Whenever we talk about corporate culture, assumptions and beliefs, we often end up talking in the ethereal layer. We wax lyrical about concepts and intangibles – all that fluffy stuff. Is it any wonder that many leaders find it hard to talk about what culture is, let alone understand how they influence it. And yet there seems to be a cottage industry in redefining and communicating many organisation’s new ‘culture’ in the vain hope that things will change if we produce a critical mass of propaganda.
It’s all about behaviours
The only real currency of culture is behaviours, and behaviours define the culture (note it is not the culture that defines the behaviours). Not convinced? How many times have we seen “accountability” written on the wall as a company value, alongside a mandatory training course on accountability, various rituals proposed on the intranet – and a complete lack of accountability in the organisation? The belief that behaviours follow a mindset shift is not reliable. Ask anyone who has tried to lose weight, stop smoking or exercise more – knowing it has health benefits. Knowledge of something rational does not necessarily lead to sustainable behaviour change. However, if certain positive, proactive ownership behaviours are observed happening frequently and consistently, we might be comfortable calling that a culture of accountability. And so it is behaviours that we really need to focus on.
The good news is that behaviours can be very tangible, we can see if they are happening or not, and we can see who is or isn’t doing them.
Plannable doesn’t mean effective
Most organisations implement change using a very rational approach. They use very plannable and visible tasks like changing the organisational structure, creating new systems and procedures, and new rites and rituals. They may change the physical space (table football and beanbags), start the propaganda machine churning out stories of important people and events and decorate the place with formal statements of organisational philosophy, creeds and charters.
But they always end up wondering why change isn’t happening. The truth is that all of these methods ARE actually useful, but only as secondary reinforcement and stabilising mechanisms. On their own, they create little real change. I once heard a great quote that sums it up – “behaviours don’t travel by Powerpoint”.
Leadership is a contact sport
The primary embedding mechanisms are of course leadership based. This is the bit people seem to forget. Leadership is a contact sport. Culture cannot be outsourced to HR or L&D. This is where many organisations fail.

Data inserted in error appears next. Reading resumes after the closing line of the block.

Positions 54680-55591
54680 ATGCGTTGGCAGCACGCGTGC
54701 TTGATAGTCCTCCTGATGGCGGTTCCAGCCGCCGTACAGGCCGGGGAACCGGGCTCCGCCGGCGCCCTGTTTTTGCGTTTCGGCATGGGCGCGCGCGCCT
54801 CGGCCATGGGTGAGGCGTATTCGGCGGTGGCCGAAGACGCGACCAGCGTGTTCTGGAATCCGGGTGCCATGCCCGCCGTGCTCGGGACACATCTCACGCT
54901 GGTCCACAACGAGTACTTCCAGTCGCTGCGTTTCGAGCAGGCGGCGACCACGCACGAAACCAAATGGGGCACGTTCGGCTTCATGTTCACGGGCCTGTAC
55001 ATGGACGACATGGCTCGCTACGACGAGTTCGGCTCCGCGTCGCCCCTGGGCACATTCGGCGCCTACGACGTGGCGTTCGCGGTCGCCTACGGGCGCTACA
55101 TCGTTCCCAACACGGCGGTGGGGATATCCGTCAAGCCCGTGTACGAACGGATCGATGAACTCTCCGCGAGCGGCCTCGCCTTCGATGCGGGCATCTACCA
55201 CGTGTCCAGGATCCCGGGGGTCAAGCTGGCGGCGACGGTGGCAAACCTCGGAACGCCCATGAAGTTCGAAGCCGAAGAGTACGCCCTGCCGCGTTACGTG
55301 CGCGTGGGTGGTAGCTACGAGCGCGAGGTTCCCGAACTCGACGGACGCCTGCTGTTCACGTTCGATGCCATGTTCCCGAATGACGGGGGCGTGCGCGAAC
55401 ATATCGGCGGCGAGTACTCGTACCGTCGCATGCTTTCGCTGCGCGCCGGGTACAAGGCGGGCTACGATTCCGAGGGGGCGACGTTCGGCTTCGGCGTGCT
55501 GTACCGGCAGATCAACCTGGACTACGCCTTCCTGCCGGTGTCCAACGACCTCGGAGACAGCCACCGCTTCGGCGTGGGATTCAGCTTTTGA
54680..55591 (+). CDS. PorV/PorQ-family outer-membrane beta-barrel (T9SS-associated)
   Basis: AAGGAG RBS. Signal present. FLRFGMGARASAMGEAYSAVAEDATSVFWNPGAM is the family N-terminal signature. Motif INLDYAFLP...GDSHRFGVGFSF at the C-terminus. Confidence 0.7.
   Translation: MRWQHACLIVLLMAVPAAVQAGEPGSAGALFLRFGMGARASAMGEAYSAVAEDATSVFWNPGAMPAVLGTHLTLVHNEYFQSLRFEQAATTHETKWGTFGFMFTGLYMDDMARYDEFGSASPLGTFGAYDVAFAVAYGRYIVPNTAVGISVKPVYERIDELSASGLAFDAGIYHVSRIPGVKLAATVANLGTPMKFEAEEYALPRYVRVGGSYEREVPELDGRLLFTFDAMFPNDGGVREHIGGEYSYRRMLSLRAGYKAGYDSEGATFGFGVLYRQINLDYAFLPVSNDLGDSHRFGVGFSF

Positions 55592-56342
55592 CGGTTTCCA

So how does a leader affect culture? If we fall back on terms like ‘role modelling’ then we are in danger of going back to the individually interpreted fluffy stuff. Of course the reality is that leaders DO influence culture every day. It’s just often done in a subconscious way and is therefore unstructured and lacking direction. It is also done without alignment with others, and so there is no consistency across the corporate landscape.
The primary embedding mechanisms of culture are:
- What the leaders pay attention to and measure
- How leaders act in a crisis (we have just had 6 months to witness this!)
- How the leaders allocate resources
- How and what the leaders deliberately teach and coach
- How the leaders allocate rewards and status
- Who they recruit, select, promote and fire.
These 6 are the strongest indicators and influencers of the real culture. And yet many change programmes skip engaging and aligning their leaders on these things in favour of a reorganisation, revamped processes and some new slick values on the wall.
To implement, these 6 areas can be broken down further with groups of leaders, moving them from broad statements to unambiguous, observable behaviours. Once aligned on a few to experiment with, ensuring we are reinforcing the intended behaviours, and calling out those we will no longer tolerate, it’s then all about consistency and regularity. Only once we have these primary mechanisms underway do we build in the secondary stabilising factors (the structures, processes, rituals, propaganda etc.).
The shadow of a leader casts far and wide across the organisation. Culture is influenced by leaders and yet we often forget to align and engage our leaders in the primary embedding mechanisms, instead relying on simpler things that, alone, have little impact. But they fit beautifully on a deterministic Gantt chart and therefore feel plannable and important. We need to retire the outdated and overly simplistic change management practices of the past and embrace behaviourism and the role of leaders in helping nudge culture in the right direction.
We hope you enjoyed the second article in our change series ahead of the ‘Be Different, Be Change Ready’ event on Wednesday 21st October.
We will uncover the six foundations of change, the strategies required to de-risk change and successfully deliver to your business.
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